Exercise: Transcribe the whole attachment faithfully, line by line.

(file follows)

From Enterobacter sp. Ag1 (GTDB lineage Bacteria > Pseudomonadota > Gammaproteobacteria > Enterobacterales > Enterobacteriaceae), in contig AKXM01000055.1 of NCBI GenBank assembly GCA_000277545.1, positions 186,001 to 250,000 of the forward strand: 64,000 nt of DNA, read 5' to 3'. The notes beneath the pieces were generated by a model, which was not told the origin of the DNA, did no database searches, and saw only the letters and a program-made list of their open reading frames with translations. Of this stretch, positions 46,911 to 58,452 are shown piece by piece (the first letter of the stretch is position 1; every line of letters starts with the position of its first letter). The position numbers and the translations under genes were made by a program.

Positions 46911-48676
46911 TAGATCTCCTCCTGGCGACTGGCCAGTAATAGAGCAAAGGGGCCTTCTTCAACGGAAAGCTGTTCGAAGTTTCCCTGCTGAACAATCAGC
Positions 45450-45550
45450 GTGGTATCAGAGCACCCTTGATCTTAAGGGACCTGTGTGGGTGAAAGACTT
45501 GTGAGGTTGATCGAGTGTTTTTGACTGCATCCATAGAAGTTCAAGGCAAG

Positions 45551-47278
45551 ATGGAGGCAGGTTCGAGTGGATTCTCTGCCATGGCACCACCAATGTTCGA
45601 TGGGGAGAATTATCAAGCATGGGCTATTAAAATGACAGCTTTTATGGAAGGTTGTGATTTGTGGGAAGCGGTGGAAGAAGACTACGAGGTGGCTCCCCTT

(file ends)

From Enterobacter sp. Ag1 (GTDB lineage Bacteria > Pseudomonadota > Gammaproteobacteria > Enterobacterales > Enterobacteriaceae), in contig AKXM01000055.1 of NCBI GenBank assembly GCA_000277545.1, positions 186,001 to 250,000 of the forward strand: 64,000 nt of DNA, read 5' to 3'. The notes beneath the pieces were generated by a model, which was not told the origin of the DNA, did no database searches, and saw only the letters and a program-made list of their open reading frames with translations. Of this stretch, positions 46,911 to 58,452 are shown piece by piece (the first letter of the stretch is position 1; every line of letters starts with the position of its first letter). The position numbers and the translations under genes were made by a program.

Positions 46911-48676
46911 TAGATCTCCTCCTGGCGACTGGCCAGTAATAGAGCAAAGGGGCCTTCTTCAACGGAAAGCTGTTCGAAGTTTCCCTGCTGAACAATCAGC
Positions 45450-45550
45450 GTGGTATCAGAGCACCCTTGATCTTAAGGGACCTGTGTGGGTGAAAGACTT
45501 GTGAGGTTGATCGAGTGTTTTTGACTGCATCCATAGAAGTTCAAGGCAAG

Positions 45551-47278
45551 ATGGAGGCAGGTTCGAGTGGATTCTCTGCCATGGCACCACCAATGTTCGA
45601 TGGGGAGAATTATCAAGCATGGGCTATTAAAATGACAGCTTTTATGGAAGGTTGTGATTTGTGGGAAGCGGTGGAAGAAGACTACGAGGTGGCTCCCCTT